Chicago is well-known for many things, from the Cubs, the Bears and the Bulls to deep-dish pizza, but “Sweet Home Chicago” is also known for candy.

Since 1997 the National Confectioners Association and its member companies, retailers and other manufacturers have converged on the city for the Sweets & Snacks Expo. The annual trade event draws crowds of more than 16,000.

OPINION

But candy’s presence in Chicago doesn’t end on May 21 when the Expo ends. The industry has a strong, proud local and statewide history.

Illinois is home to more than 85 manufacturing facilities, employing about 7,500 workers, and that’s just in the manufacturing sector. Each year Illinois confectionery manufacturers ship $1.5 billion worth of chocolate, non-chocolate candy, gum and mints from these factories. Chicago is home to the Wm. Wrigley Jr. Company, Tootsie Roll Industries, Primrose Candy Company, World’s Finest Chocolate and many more. And who hasn’t smelled the unbelievably delicious chocolate aromas wafting from The Blommer Chocolate Company’s factory in the West Loop?

The Chicago suburbs are also home to many candy plants, such as Ferrara Candy Company in Oak Brook and Haribo of America in Rosemont. Many of the industry suppliers and brokers are located here as well, as are candy wholesalers and retailers, such as The Hershey Store, Candyality and Dylan’s Candy Bar, newly opened on Michigan Avenue.

Nationwide, the confectionery industry generates $35 billion at retail and provides 70,000 jobs in more than 1,000 manufacturing facilities across the country.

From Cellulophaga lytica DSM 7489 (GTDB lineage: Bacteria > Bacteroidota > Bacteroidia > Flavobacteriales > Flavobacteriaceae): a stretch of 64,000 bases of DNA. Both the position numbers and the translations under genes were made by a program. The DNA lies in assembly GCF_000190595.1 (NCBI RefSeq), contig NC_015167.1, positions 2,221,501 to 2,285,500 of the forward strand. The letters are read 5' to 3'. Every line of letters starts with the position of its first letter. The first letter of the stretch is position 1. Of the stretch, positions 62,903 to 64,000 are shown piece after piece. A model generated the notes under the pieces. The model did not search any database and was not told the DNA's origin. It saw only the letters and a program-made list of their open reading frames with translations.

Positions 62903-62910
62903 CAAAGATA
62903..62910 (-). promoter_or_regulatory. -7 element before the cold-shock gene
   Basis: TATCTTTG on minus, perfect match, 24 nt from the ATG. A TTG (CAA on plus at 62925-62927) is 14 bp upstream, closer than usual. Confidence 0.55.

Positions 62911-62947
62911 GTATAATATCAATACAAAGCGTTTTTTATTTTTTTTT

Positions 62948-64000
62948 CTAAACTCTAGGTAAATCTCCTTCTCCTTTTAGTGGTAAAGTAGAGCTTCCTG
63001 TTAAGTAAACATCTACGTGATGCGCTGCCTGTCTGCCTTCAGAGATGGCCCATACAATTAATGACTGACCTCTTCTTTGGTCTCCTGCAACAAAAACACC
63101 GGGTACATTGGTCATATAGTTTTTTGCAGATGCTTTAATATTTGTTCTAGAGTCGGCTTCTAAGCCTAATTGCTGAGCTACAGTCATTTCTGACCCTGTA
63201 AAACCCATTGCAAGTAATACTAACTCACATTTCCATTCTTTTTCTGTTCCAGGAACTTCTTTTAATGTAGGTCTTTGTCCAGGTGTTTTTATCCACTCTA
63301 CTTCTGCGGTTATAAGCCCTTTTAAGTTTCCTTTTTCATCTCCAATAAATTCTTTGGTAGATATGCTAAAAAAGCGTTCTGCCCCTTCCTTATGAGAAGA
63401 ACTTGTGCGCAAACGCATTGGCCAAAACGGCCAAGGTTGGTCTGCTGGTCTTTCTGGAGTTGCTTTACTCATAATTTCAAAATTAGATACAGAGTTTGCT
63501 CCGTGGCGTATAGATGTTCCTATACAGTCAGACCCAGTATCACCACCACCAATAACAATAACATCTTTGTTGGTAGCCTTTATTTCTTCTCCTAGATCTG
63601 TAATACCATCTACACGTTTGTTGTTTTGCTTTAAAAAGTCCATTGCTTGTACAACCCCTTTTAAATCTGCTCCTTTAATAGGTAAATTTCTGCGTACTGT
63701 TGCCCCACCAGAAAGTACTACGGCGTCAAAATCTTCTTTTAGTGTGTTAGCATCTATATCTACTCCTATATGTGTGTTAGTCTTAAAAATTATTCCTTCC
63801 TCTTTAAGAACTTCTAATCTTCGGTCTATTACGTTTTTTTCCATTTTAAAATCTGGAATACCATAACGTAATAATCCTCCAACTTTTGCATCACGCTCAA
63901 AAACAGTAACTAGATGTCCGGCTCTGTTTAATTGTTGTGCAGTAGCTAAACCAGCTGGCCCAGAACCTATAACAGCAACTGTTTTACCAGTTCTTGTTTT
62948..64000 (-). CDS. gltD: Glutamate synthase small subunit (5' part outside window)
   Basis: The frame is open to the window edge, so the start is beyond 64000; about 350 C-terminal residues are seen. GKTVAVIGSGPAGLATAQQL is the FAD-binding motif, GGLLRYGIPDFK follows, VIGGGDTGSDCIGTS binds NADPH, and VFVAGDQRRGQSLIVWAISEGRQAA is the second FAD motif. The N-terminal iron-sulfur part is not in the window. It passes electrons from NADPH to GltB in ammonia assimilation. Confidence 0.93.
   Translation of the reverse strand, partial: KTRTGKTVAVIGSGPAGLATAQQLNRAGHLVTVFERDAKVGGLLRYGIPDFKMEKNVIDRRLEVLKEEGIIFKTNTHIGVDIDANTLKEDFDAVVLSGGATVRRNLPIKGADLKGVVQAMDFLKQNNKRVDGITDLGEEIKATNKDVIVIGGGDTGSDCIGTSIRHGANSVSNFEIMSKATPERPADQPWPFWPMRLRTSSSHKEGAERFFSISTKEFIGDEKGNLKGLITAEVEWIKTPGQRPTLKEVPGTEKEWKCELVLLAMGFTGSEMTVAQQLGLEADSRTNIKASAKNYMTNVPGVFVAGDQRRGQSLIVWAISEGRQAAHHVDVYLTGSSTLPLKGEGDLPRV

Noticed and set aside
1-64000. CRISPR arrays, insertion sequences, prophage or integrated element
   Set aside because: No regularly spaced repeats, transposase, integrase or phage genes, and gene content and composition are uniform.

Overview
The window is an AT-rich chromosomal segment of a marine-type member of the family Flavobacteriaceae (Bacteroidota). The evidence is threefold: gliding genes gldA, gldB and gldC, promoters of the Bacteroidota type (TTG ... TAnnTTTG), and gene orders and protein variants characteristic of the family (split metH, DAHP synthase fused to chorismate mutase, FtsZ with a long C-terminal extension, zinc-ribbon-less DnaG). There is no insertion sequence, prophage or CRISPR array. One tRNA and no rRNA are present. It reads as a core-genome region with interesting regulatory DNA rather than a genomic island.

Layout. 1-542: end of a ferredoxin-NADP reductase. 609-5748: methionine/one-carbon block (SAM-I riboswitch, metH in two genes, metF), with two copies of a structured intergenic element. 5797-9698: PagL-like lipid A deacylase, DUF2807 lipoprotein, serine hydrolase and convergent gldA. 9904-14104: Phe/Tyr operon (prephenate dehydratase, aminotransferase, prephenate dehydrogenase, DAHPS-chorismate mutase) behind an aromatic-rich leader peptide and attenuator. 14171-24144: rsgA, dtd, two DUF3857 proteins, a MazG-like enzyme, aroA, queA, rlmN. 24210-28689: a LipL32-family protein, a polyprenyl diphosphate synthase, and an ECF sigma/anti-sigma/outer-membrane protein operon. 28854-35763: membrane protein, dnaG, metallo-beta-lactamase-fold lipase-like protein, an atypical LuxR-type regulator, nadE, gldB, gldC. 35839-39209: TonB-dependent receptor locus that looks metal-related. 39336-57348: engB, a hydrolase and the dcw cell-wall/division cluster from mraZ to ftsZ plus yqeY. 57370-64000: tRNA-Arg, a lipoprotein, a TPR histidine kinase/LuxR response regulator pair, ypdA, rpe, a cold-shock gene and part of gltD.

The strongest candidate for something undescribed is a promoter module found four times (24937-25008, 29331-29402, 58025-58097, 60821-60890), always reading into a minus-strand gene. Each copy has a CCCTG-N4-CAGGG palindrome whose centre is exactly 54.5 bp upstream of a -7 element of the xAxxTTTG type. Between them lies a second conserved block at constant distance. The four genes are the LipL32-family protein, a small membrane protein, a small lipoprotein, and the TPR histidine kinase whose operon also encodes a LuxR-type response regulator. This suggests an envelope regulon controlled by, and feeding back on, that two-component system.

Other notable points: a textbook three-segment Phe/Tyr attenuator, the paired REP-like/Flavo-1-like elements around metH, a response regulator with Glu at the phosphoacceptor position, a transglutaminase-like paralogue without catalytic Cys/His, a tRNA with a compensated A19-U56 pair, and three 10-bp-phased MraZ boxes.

In addition to being a big part of the local, state and national economy, candy is a special part of Americans’ lives. Candy and chocolate have a household penetration rate of about 98 percent – that’s higher than soap!

Most people in the U.S. enjoy candy about twice a week, averaging fewer than 50 calories per day from confectionery items. Candy accounts for about 2 percent of the average American’s overall caloric intake. While consumers are more frequently counting calories these days, they still recognize that candy is an affordable, honest, authentic, transparent and fun treat. Americans still enjoy candy in moderation as part of a happy and balanced lifestyle.

Candy is one of life’s little pleasures. Americans are tired of doom and gloom. At a time when our national dialogue is focused on economic disparities and income inequality, confectionery products make the world a happier place for everyone.

At the Sweets & Snacks Expo this week we’re celebrating the innovation that drives our industry. Our attendees will see clear calorie labels on the front of packaging and hear more about our industry’s commitment to responsible marketing. We’ll also showcase how the industry supports Chicago’s economy, and provides jobs across the country. We hope you’ll join us in recognizing that, while candy might be a small piece of our diet, it is simple pleasure in our lives, our celebrations and our traditions.

John H. Downs is the president and CEO of the National Confectioners Association (NCA), the trade group representing more than 600 companies engaged in the business of confectionery.